18. Barry - Unfortunately, "15 years" is a bit vague; I would be reluctant to say yea or nay on a particular figure without knowing the exact beginning and end points of that trend calculation. I don't know how when, for example, this post was initially written, just when it was published, and that may make a difference. 

    Regardless - the UAH data shows an upward (albeit not statistically significant) trend over 1998-2013, and hence Christy's claim that "As the global temperature failed to warm over the past 15 years..." is demonstrably false. 

    0 0
  19. So, John Christy conveniently neglects to mention the oceans - where 93.4% of global warming has been accumulating in the last several decades.

    I wonder why?

    0 0
  20. KR, the OP was published on Dec 26th, 2013 with reference to testimony by John Christy on Dec 11th 2013.  A claim by Christy made at that date is innaccurate if it refers to any period other than Dec 1998 to Nov 2013, or if he had not yet published the Nov 2013 temperatures, Nov 1998 to Oct 2013 (again 0.135 C/decade).  If he instead relied on the trend of annual data from Jan 1998 to Dec 2012, he did so knowing that his own data now showed something quite different.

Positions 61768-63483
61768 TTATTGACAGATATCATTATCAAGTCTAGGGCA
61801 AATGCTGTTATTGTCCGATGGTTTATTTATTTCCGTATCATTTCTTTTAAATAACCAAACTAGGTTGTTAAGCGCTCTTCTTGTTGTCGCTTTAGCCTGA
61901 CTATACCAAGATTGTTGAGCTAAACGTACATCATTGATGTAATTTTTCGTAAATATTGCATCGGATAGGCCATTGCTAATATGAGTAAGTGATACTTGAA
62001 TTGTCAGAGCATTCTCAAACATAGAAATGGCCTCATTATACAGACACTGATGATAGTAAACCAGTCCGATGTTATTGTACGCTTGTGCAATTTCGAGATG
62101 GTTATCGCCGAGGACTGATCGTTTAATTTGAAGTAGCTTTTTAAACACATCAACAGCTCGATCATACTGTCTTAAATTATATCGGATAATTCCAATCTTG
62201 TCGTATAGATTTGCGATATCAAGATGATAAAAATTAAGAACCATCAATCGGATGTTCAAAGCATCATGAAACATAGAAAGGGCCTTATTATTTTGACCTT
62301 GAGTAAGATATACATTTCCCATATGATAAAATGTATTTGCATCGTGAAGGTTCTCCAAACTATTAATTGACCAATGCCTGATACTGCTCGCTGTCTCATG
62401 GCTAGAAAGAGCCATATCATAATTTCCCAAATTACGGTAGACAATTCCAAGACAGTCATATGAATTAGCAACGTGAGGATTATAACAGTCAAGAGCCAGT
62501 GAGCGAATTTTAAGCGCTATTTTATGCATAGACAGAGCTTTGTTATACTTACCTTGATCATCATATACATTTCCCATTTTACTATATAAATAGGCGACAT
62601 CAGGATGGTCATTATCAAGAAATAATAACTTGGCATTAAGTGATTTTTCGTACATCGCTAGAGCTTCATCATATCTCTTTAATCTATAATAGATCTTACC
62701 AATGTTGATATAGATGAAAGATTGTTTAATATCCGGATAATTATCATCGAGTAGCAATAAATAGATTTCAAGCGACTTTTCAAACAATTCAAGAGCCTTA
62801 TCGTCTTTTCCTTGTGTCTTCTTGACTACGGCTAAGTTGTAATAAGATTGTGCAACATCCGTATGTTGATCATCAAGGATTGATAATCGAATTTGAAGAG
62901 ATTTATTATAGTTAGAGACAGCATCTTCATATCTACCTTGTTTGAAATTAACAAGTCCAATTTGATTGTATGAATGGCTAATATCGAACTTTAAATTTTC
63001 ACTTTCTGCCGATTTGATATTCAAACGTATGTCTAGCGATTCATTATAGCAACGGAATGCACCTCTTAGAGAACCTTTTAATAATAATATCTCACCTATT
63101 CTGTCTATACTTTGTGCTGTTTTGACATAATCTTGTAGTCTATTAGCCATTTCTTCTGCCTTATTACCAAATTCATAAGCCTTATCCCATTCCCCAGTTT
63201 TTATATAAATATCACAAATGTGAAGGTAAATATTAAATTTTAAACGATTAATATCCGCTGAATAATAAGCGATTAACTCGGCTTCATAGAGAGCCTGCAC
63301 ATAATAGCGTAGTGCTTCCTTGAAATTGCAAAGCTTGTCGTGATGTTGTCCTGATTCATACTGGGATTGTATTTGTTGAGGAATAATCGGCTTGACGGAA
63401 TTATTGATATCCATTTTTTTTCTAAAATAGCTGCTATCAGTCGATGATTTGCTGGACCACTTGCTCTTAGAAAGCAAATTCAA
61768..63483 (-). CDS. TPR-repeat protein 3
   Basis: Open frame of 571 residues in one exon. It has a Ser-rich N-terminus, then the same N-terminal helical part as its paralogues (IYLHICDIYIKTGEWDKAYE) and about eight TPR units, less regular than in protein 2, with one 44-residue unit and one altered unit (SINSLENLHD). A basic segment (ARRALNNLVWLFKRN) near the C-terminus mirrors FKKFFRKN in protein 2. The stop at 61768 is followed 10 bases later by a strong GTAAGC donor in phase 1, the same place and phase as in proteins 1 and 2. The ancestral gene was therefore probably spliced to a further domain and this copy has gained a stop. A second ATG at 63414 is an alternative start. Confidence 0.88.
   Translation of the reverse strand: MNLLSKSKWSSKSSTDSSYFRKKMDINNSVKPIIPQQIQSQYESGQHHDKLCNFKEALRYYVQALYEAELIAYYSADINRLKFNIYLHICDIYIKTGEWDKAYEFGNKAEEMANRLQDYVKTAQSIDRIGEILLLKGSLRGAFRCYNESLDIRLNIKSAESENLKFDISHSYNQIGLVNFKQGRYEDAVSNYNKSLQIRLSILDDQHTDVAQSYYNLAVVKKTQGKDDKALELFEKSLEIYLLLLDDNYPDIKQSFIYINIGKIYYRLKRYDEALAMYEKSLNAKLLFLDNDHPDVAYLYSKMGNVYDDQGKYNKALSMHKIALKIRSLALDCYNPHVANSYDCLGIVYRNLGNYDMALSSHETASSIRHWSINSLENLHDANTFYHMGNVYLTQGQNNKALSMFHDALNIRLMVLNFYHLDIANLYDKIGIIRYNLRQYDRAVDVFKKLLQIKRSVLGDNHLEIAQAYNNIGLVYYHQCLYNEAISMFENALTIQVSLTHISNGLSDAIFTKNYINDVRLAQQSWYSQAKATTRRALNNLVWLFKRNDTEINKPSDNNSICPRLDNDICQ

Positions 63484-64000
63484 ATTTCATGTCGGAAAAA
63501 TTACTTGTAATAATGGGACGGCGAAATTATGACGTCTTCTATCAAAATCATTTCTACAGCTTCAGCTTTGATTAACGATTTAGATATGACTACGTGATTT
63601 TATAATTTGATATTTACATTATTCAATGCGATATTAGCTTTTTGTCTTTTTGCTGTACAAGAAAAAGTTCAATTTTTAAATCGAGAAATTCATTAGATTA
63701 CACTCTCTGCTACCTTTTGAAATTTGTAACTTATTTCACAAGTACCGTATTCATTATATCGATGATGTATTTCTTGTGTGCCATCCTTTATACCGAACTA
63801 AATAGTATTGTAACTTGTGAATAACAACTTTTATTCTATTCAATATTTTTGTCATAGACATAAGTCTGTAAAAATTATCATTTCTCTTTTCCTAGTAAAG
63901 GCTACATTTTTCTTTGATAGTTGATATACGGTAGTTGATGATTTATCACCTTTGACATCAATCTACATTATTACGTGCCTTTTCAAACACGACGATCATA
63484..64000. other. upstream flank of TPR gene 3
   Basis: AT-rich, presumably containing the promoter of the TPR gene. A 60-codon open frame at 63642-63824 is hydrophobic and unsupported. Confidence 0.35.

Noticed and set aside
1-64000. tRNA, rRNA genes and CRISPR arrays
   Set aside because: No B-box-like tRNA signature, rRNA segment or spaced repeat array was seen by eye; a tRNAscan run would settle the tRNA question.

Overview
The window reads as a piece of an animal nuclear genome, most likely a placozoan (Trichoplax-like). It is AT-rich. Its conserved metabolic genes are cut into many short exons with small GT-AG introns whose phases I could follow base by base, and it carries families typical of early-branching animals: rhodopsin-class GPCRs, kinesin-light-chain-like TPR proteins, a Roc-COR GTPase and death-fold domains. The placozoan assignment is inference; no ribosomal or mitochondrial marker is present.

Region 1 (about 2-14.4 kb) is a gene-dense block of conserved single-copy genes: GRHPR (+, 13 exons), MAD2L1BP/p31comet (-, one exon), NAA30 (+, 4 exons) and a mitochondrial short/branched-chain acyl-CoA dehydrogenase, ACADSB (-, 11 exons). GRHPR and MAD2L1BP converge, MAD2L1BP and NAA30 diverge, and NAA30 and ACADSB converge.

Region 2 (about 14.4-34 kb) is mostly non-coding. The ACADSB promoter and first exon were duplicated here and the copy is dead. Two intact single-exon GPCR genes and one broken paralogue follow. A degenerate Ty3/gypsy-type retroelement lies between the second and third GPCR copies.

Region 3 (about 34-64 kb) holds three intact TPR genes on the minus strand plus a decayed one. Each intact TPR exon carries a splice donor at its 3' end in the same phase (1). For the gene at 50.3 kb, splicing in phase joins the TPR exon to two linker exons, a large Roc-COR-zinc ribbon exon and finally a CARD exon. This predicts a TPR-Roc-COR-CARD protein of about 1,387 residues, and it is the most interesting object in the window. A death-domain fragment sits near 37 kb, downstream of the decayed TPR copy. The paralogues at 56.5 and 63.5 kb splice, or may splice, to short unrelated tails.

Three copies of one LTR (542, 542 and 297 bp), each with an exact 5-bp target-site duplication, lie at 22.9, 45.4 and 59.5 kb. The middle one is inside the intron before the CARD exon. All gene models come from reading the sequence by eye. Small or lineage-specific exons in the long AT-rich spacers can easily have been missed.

Even if we pretend its OK to use obsolete data in testifying to Congress when you know the up to date data shows something different, we still face the simple fact, well stated by babazoroni:

    "The 'pause' is easily shown to be a sham, by noting that it starts well above the the trend line. The long term temp trend also increases when the pause is included Why aren't these facts stated every time someone claims there has been a pause? I've only seen Gavin Schmidt note this, here:"

    (Link made live)